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Review: QUIXOTE NUEVO at DCPA

A reimagining of the classic literary tale.

Review: QUIXOTE NUEVO at DCPA

Throughout the decades, some shows have stood the test of time while newer productions test their strength to stand among the best. And sometimes, you see a new show about an old tale that is a sight for sore eyes. In DCPA's current production of Quixote Nuevo, audiences are delighted to a family tale with some twists and turns that would leave even Miguel de Cervantes in stitches.

Set in the fictional modern-day Texas border town of La Plancha, Quixote Nuevo tells the story of Tio Jose Quijano, a retired Professor of Literature who specialized in Cervantes who seems to battle with dementia or perhaps Alzheimer's. At the top of the show, he falls out of lucidity and escapes the care of his loving sister, Magdalena, and niece, Antonia, believing that he himself is the literature hero Don Quixote. From their, chaos ensues as he encounters town locals and takes them to be characters from the original tale including Sancho Panza and Dulcinea. Meanwhile, a looming figure follows Quijano on his journey - or perhaps even acts as his guide to a final destination.

Quixote Nuevo is a new theatrical treasure. Written by Octavio Solis, this comedic tale is full of heart. It tackles social issues in a way that points out their absurdity in equally outrageous ways, addresses mental decline in a way that is relatable to so many families, and pays homage to Tejano culture through the highlighting of an amazing majority Chicano cast and creative team under the direction of Lisa Portes. A notable highlight of the creative elements is Scenic Design by Efren Delgadillo, Jr. is next level incredible. There is a sense of depth to the set that Delgadillo has created that is perfected by the smaller details.

A play is nothing without the performers - and these folks came to play. As Quijano's sister and niece, Laura Crotte and Krystal Ortiz are the perfect mother and daughter. There is a great sense of family between them as they argue over the best course of action to get their ailing brother/uncle the care he needs. As the main community members who also care about his wellbeing, Sol Castillo as Padre Perez and Maya Malan-Gonzalez as Dr. Campos are each authentic in their roles as faith leader and therapist. As the bar owner, Bruno, Lakin Valdez is comedic and deft in the best ways, though my favorite Valdez moments were when he portrayed a younger version of Quijano during flashback moments. These moments were full of a gentle kindness that I found to be incredibly endearing; a tender ignorance. I felt similarly about Alexis B. Santiago who also pulled double duty with two contrasting characters - Bruno's wife, Rosario, and concerned wife, Juana, who is on her own journey in search of her missing husband, Manny, who Quijano has come to know as Quixote's number one sideick, Sancho. Santiago in her multi-character track is so fun to watch. Though her portrayal as Rosario is strong, it is Juana in which she thrives. There are plenty of comedic moments in the show, but Santiago as Juana will leave you with tears in your eyes from laughing so hard.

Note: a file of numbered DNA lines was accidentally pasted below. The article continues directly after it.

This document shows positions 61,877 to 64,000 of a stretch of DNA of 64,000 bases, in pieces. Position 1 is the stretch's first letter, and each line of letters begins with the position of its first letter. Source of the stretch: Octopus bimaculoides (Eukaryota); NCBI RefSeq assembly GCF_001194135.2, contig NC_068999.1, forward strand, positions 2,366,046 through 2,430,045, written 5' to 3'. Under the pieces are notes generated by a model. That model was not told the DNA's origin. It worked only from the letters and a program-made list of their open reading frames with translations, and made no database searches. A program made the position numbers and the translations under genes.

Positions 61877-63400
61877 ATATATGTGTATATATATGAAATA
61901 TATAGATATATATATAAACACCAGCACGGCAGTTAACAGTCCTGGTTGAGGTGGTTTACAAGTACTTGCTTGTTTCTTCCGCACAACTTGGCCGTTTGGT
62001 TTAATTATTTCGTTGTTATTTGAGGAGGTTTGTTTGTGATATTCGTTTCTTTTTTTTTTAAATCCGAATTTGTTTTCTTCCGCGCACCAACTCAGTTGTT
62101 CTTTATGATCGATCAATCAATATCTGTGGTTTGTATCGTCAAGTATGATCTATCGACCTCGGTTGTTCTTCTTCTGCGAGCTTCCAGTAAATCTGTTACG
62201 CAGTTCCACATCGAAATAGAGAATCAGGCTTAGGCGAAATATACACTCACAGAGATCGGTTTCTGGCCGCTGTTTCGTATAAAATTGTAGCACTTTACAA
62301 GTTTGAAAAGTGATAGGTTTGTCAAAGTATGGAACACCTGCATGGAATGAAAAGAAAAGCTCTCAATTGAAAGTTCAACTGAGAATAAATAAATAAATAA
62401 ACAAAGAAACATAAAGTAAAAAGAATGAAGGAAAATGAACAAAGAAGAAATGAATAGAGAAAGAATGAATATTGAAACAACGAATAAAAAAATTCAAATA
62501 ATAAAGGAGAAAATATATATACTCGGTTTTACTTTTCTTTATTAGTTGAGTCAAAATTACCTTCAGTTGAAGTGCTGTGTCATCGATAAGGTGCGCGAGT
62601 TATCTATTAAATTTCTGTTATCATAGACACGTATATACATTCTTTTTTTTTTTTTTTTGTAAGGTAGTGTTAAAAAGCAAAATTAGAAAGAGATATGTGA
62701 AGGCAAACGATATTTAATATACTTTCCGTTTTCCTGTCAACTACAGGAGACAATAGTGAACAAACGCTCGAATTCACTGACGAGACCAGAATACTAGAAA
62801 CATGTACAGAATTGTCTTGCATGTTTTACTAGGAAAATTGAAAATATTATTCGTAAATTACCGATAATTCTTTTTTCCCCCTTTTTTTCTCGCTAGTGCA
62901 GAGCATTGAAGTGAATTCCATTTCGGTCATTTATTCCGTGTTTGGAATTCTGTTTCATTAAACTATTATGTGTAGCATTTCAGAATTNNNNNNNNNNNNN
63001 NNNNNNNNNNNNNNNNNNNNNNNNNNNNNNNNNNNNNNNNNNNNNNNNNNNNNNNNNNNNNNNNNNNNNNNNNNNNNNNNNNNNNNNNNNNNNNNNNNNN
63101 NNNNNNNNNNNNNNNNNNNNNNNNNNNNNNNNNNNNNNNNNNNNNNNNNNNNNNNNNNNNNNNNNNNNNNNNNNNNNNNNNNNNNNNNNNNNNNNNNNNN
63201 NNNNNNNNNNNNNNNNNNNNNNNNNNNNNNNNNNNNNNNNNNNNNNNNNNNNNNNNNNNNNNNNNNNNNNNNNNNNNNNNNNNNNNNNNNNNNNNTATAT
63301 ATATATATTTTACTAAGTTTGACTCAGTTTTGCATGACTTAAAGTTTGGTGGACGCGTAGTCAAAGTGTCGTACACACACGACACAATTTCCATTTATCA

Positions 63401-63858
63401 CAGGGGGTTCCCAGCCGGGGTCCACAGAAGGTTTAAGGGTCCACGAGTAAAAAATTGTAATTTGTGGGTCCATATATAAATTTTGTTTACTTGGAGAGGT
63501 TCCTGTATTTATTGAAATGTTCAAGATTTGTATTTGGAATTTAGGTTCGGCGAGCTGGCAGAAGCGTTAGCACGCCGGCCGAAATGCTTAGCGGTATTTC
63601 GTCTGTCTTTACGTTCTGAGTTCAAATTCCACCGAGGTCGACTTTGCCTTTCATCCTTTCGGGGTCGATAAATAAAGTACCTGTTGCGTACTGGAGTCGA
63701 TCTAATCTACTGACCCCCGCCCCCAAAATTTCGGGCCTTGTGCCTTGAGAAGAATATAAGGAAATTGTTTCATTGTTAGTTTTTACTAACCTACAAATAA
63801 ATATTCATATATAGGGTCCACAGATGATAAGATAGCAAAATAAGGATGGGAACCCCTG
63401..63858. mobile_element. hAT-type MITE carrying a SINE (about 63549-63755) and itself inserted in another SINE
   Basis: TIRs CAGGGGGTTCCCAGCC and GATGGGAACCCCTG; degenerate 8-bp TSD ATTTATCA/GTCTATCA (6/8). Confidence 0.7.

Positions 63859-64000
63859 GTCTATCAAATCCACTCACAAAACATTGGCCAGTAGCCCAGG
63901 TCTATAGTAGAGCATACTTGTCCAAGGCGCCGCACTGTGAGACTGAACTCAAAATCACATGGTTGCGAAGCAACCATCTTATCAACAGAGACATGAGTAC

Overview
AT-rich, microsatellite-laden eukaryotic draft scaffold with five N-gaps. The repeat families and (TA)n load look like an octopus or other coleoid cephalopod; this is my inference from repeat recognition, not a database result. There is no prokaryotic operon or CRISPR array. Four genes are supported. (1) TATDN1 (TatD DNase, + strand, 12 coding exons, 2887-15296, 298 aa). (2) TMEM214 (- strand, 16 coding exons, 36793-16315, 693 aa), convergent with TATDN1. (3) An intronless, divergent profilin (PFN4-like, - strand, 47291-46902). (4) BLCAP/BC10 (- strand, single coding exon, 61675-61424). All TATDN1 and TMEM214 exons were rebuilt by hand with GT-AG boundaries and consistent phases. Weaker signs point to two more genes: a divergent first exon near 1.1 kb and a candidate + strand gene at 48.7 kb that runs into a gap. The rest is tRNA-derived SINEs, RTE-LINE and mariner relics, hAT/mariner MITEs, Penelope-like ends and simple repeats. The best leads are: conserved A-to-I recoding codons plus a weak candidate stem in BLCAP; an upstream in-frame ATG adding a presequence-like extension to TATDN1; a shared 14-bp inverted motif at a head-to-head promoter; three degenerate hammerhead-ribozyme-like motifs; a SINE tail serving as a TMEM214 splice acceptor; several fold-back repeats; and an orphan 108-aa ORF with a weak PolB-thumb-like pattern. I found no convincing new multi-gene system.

Ernie Gonzalez, Jr. as Manny (or Sancho depending on who you ask) is the perfect compliment to Santiago's Juana. Although they are not reunited until closer to the end of the show, the build up to that moment is made better by the humor and comedic timing that Gonzalez lends to Manny and blends so well with Santiago as a pair as well as other members of the cast. As Papa Calaca (this tale's manifestation of Death), Raul Cardona is the perfect narrator to the story. Cardona gives the role an heir of "Ghosts of Christmas Past, Present, and Future" all rolled into one portrayal of the master of death. At times he is looming, others funny, and even more others comforting. In the leading role of Quijano/Quixote, Herbert Siguenza gives a standout performance. Siguenza is so thoughtful in the role. Even amidst the chaotic nature of his character, Siguenza is purposeful and in full control of the ship.

Quixote Nuevo is certainly a celebration of classic literature and Tejano culture. However, I think it is also both more general and specific than that. This is a story that many families, not just here in Denver but all over the world, can and will relate to and come to use a source of healing and comfort. It is also wonderful to see Tejano culture highlighted in a way that Chicano audiences are seeing themselves on stage in ways they may not be used to and exposing traditional theater audiences to less represented cultures in ways that signify our similarities and common ground.

Quixote Nuevo runs at DCPA through June 12, 2022.



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